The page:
NEVER SAY DIE: THE MYTH AND MARKETING OF THE NEW OLD AGE
By Susan Jacoby
Pantheon Books, $27.95, 352 pages
Everyone should read Susan Jacoby's "Never Say Die: The Myth and Marketing of the New Old Age" because it deals with a topic none of us really wants to contemplate: life after the traditional retirement age of 65. We'd like to think that nowadays it's fine. After all, we're told that 60 is the new 40 and that 90 will soon become the new 50. Magazine articles tell us that modern oldsters can do pretty much everything that youngsters can do: they run marathons, take up mountain climbing, write first novels.
And for sure we want to believe the cheery pundits who suggest that forethought plus a can-do attitude plus the wonders of modern medicine will enable us to thwart the ills that flesh is heir to. But Ms. Jacoby warns "It is past time for a more critical and skeptical look at old age as it really is in America, especially for the 'old old' - those in their ninth and tenth decades of life." Her book takes that critical look, and what it shows is not a pretty picture.
Admittedly, the canvas has some bright spots. Ms. Jacoby allows that longevity has been increasing. At the beginning of the 20th century, only about 4 percent of Americans were over 65; in 1970, the figure was 10 percent, and as the front-end of the baby boomer generation qualifies for Medicare this year, the figure will be even greater.
"Many Americans over sixty-five - the now anachronistic age of retirement - are healthy productive members of society," she notes. Many are still employed; others are volunteering for favorite charities or enjoying trips and winters in warm spots. But even among the group gerontologists call the "young old" - people in their 60s and 70s - many suffer from debilitating conditions including obesity, diabetes and heart disease. And life for the "old old" - those in their 80s and beyond is much, much tougher as diseases such as osteoporosis and Alzheimer's claw at ever larger numbers, and, so far, no cures are in sight.
Of course we would expect that the very old would have more problems. What we don't face is that we have fallen for the idea that we can avoid those ills indefinitely. We are constantly hearing of aged stars who still work and look wonderful, of nutritional regimes that will supposedly keep us young and creams and potions and surgical procedures that will keep us beautiful. Such messages are everywhere. They create a myth of "successful aging" that we want - desperately - to believe because the alternatives to feeling good, looking good and living independently are very, very scary.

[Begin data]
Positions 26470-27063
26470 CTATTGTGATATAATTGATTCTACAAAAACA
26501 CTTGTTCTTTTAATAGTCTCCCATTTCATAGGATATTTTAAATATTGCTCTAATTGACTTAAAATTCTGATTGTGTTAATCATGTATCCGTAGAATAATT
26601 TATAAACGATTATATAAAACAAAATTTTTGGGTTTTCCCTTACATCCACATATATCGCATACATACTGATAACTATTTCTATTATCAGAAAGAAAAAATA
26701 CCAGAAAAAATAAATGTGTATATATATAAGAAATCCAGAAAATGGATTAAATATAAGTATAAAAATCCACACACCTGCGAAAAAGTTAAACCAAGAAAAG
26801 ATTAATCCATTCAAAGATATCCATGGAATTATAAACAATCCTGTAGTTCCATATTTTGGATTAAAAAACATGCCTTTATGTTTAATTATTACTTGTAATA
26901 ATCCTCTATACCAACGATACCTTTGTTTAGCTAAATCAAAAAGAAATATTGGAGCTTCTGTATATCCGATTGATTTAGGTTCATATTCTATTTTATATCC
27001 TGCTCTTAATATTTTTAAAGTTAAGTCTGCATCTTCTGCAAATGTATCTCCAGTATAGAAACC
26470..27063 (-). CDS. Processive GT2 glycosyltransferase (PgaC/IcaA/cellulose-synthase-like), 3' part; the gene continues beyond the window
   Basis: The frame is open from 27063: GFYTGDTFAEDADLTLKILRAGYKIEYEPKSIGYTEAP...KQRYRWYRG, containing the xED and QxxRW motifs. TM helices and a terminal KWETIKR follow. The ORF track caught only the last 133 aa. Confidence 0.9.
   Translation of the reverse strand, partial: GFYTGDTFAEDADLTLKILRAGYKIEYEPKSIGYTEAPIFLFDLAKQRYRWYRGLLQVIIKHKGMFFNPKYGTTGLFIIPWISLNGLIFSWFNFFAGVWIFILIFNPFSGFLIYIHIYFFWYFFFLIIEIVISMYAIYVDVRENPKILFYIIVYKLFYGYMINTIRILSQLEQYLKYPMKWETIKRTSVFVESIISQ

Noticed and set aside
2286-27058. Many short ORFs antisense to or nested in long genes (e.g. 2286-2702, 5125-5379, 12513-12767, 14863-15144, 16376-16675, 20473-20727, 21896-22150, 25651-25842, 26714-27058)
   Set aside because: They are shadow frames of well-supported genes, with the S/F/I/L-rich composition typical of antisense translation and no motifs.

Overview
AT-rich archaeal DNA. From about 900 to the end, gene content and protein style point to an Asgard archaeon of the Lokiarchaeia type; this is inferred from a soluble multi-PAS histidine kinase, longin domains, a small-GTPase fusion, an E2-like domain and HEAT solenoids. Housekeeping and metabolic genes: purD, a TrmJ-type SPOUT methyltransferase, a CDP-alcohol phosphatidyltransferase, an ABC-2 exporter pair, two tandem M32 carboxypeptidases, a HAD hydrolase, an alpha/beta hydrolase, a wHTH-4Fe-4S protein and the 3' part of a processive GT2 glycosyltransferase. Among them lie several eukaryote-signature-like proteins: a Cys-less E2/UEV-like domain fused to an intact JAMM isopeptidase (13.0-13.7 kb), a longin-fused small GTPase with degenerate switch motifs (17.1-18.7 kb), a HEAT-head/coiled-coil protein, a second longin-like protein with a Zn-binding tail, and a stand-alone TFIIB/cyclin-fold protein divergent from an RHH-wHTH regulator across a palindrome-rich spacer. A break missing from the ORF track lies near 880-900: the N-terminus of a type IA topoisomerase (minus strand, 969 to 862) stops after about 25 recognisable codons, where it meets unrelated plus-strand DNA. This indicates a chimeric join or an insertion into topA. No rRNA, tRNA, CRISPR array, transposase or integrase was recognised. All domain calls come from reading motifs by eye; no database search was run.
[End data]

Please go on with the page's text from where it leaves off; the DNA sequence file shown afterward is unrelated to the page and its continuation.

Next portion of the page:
Ms. Jacoby argues that our enthusiastic embrace of the optimistic view of old age is dangerous. It prevents us as individuals, as families and, most significantly, as a society from planning adequately for the reality. Indeed she suggests that the vast majority of Americans cannot individually prepare to meet the direst contingencies of old age. Those healthy active seniors in their 60s and 70s are typically the fortunate middle-class who have had a decent education, lived a healthy lifestyle and enjoyed well-paid employment.
As they survive into their 80s and 90s, the ability to afford the care they need and the life they want will decline. The less affluent fare much worse. Looking ahead, as the generous pension plans once funded by many employers disappear, few people can expect to have enough money to support themselves in retirement homes and nursing facilities. Social Security and Medicare help, but not enough. One solution Ms. Jacoby proposes is that Medicare pay the costs of aides to care for old people in their own homes - an inexpensive proposition compared to the costs of institutional care.
She also argues for a more humane provision of end-of-life treatment, encouraging readers to write their health-care wishes before they become too incapacitated to do so, and arguing against the knee-jerk insistence on putting old people through medical procedures, unlikely to extend life and certainly unable to heighten its enjoyment.
Indeed, implicitly, "Never Say Die" is a critique of the country's creaky health care system. Paradoxically, American medicine in the 21st century is both very advanced in its ability to treat disease and also very old-fashioned in its delivery system. As much as it is part of the solution to some of the physical problems of aging, it's also part of the problem.
Ms. Jacoby's commentary about improving health care is among many suggestions she makes about how old age can be handled. But though her book suggests reforms, it is not a program. Nor is it an academic account of the state of the aged in America - despite being packed with facts ranging from the history of old age in America to the impact of the large boomer population about to become seniors. The book is a plea - or rather, two pleas.
First, that we resist seeing the happy tales of thriving, active, sexy seniors as the whole story and look at the desperate reality of millions of old lives. And second, that we think and work as a society to figure out how we are to take care of everyone in their last decades and to make those years as rewarding and useful and pain-free as they can be. This need for informed and concerted action is the reason why everyone, including the young, should read this book.
Claire Hopley is a writer and editor in Amherst, Mass.
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